Robert Caro explains in an interview for The Paris Review: “You have to write not only about the man who wields the sword, but also about the people on whom it is wielded.” What the Pulitzer Prize winner explains here is simple, you cannot solely write about the powerful without also acknowledging the powerless. This has been Caro’s main goal since switching from day-to-day journalism to writer of monumental biographies.
In his newest book, which is a quarter of what his habitual reader is accustom to, Robert Caro takes us through a journey on how to write. Working (Vintage, 2020) is arguably the most straightforward title that Caro could choose for his book. And yet, it encompasses a legendary work ethic, that throughout this short, 239-page book, it seems from another planet. When one lets him give a tour through his various adventures while researching for his biographies on Robert Moses and Lyndon B. Johnson, the figure of the writer appears to land from another era.
Caro doesn’t write on a computer, he still holds on to his typewriter, a Smith-Corona Electra. He does most of his first writings on a pad. He wakes up in the middle of the night to write some paragraphs, only to throw everything away in the morning. He barely likes to eat with friends outside the office while writing.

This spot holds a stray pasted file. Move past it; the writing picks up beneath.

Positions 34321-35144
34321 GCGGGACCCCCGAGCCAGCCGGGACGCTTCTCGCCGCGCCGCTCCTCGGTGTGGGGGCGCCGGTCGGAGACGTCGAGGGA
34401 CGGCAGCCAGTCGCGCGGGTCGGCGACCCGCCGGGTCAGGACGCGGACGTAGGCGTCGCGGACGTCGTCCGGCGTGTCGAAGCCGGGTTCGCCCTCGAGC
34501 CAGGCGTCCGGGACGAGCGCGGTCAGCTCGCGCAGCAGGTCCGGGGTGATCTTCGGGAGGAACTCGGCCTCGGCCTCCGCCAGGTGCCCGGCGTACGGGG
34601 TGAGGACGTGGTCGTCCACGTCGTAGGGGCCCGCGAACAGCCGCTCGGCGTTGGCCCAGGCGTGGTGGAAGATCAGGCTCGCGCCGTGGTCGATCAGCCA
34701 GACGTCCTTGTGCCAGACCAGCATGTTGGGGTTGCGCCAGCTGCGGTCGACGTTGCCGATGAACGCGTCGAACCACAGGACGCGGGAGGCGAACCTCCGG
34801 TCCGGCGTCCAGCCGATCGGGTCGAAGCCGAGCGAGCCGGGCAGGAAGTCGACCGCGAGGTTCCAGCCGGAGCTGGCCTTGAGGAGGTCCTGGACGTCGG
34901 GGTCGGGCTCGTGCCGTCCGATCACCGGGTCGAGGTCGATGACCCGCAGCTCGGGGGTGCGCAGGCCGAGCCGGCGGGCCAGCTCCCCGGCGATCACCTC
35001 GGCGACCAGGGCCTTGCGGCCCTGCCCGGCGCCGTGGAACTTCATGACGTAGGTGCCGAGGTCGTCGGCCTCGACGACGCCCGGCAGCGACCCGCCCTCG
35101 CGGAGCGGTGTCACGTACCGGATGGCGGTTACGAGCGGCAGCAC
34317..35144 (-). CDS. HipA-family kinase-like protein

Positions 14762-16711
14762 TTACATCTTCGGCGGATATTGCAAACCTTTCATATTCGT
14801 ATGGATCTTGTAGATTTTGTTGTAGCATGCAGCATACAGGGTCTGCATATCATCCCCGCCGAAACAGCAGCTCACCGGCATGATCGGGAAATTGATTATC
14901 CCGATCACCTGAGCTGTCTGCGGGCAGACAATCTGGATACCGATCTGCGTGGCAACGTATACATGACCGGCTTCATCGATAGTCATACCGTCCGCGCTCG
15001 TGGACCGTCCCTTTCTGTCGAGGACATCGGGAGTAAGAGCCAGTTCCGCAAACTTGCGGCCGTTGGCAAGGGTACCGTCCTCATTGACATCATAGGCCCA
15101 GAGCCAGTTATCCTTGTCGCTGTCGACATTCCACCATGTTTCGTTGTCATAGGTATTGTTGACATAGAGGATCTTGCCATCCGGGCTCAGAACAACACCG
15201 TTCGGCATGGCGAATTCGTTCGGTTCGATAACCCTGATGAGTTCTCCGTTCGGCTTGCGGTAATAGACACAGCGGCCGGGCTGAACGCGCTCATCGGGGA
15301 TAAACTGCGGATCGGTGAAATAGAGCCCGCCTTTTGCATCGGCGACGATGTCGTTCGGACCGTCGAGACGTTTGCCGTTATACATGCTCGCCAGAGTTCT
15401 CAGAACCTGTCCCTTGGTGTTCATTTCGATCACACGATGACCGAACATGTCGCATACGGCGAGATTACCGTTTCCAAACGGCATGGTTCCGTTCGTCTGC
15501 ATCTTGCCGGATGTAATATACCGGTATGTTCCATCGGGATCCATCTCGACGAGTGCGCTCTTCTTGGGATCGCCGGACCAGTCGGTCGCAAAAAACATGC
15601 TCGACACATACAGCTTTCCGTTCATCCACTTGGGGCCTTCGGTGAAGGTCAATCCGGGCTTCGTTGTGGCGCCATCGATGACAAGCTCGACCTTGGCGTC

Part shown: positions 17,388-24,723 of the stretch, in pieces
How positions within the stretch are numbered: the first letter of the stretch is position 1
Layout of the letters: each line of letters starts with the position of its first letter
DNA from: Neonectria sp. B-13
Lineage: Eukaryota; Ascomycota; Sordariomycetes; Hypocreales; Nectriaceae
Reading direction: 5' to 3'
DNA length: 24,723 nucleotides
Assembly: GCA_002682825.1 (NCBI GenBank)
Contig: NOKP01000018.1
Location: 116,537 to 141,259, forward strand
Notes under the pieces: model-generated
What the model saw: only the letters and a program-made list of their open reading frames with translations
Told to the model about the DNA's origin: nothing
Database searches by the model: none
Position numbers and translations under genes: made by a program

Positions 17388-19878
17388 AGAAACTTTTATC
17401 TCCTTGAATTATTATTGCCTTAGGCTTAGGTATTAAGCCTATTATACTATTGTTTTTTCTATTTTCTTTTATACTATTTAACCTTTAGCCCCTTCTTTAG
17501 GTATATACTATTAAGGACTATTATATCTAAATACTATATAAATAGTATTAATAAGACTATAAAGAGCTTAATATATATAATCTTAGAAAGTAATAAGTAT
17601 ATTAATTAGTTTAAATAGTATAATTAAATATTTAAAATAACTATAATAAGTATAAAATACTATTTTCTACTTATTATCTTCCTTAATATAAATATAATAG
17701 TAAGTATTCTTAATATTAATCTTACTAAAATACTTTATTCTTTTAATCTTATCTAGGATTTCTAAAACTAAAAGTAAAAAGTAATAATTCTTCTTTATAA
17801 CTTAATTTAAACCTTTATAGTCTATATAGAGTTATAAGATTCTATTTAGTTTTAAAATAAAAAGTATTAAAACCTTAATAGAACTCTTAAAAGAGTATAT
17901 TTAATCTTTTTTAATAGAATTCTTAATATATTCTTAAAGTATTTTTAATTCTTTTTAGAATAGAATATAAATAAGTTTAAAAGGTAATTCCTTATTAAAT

On one occasion, someone invited him to go to lunch. Caro, who was in the process of writing one of his Lyndon Johnson books, was ready to throw a punch at the poor mortal who dared to interrupt his work. He would eventually calm down and apologize. Moreover, it takes him from seven to eight years to research and write a biography. What is the source of all this energy? For Caro, it’s all about understanding “power”.
Robert Caro on How To Write a Biography
Not a Memoir, But Hints on How to Write